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Part: four More Tools > Income Statement

Income Statement

The income statement, sometimes called the profit and loss statement, shows the firm's sales and expenses, for the quarter or fiscal year, and for the year-ago period. Here are terms which typically appear on the income statement.

  • Revenues: the company's total sales for the period. Sometimes another other revenue figure is included showing sales unrelated to its main business.

  • Cost of sales: the direct material and labor costs of making or acquiring the products sold. Cost of sales often includes deprecation and amortization, but it doesn't include marketing, R&D, or other indirect costs.

  • Gross profit: Revenues minus cost of sales.

  • Research and development: Costs of developing new products and services.

  • Sales and marketing: Often combined with general and administrative costs.

  • General and administrative: All other expenses that are not listed separately.

  • Depreciation and amortization: A noncash accounting entry. Depreciation represents the loss in value of hard assets such as buildings and machinery over the reporting period. When a company makes an acquisition, the excess paid over the acquired firm's book value is termed goodwill. Until recently, the acquiring company was required to amortize the goodwill over a specified period. That requirement was changed in 2002, and firms are no longer required to amortize goodwill. Note: some companies include D&A in the cost of sales.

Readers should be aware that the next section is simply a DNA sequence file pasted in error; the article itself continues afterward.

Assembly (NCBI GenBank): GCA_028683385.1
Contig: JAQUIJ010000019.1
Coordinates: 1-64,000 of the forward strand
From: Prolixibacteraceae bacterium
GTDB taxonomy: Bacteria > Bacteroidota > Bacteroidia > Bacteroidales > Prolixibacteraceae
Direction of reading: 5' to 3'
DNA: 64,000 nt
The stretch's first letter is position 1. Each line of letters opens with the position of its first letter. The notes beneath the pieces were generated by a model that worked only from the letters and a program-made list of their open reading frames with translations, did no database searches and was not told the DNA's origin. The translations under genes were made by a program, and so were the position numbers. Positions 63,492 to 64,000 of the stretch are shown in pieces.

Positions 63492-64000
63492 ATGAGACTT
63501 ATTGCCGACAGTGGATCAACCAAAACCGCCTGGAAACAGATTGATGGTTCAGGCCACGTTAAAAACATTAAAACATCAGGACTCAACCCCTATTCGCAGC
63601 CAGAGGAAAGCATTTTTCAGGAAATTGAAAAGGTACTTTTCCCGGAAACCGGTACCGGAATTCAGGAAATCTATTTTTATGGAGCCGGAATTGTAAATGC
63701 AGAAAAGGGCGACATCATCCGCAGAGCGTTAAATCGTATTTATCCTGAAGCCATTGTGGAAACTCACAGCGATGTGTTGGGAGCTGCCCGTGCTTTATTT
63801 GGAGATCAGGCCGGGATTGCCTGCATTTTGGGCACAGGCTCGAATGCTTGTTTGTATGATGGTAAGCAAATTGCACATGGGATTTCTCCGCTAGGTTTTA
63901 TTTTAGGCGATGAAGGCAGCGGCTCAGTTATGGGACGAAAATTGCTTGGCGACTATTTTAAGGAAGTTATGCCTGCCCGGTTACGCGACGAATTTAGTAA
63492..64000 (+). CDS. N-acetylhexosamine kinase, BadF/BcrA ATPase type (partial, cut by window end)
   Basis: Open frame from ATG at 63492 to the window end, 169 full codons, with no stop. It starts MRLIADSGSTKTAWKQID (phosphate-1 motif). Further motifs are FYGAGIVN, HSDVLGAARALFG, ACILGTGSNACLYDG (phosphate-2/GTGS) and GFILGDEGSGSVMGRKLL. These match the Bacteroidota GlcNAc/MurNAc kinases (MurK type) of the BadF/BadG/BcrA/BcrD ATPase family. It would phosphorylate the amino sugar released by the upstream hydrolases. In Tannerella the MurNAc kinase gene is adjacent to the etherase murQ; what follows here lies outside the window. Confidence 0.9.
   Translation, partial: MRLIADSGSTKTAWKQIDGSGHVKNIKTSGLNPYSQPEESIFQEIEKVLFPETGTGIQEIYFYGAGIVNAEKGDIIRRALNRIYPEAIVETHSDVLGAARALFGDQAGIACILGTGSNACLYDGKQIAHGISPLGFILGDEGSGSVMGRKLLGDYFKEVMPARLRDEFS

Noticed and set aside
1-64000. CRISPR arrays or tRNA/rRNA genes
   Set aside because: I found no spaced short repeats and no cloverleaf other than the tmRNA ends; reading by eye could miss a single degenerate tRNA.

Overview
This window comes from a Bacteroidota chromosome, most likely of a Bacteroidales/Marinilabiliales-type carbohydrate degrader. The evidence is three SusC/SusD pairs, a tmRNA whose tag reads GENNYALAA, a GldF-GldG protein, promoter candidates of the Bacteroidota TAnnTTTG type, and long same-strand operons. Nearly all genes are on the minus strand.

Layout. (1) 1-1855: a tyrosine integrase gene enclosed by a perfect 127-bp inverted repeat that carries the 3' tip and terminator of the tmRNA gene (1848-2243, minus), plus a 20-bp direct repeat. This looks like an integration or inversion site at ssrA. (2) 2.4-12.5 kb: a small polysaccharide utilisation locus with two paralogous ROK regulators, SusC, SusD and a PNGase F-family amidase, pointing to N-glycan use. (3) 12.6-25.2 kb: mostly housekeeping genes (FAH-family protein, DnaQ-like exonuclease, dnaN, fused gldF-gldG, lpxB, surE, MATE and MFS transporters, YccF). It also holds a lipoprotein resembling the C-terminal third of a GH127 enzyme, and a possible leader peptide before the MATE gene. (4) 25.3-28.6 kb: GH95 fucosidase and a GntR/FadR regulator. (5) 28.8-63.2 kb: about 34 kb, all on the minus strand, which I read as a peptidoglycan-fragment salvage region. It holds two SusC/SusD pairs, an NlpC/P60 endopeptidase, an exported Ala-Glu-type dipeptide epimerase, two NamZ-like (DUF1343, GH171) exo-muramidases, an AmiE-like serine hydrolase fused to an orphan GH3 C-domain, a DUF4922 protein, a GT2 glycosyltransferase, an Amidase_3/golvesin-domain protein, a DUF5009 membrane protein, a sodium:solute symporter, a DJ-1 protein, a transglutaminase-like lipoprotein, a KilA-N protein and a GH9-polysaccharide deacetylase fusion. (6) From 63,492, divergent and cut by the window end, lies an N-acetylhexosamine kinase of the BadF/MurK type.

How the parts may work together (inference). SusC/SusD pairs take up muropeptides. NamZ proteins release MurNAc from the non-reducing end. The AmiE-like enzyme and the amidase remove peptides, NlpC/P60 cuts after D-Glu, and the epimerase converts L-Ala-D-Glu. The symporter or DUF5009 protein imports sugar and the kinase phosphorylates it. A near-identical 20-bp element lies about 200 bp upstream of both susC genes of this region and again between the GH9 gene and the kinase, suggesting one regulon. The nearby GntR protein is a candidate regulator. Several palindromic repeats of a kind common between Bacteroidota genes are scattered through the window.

• Interest expense: Interest on loans acquired to finance the firm's main business.

  • Total operating expenses: the total of all expenses listed above including cost of sales.

  • Operating income: revenues less operating expenses, also known as EBIT.

  • Interest income/expense: interest income or expenses not associated with the company's main business.

  • Income before tax: Operating income less interest expense.

  • Income tax: Taxes due for period.

  • Net income: Income before tax less income tax. This is the bottom line net profit.

  • Average number of shares: The average number of shares outstanding during the period.

  • Earnings per share: Net Income divided by average number of shares.



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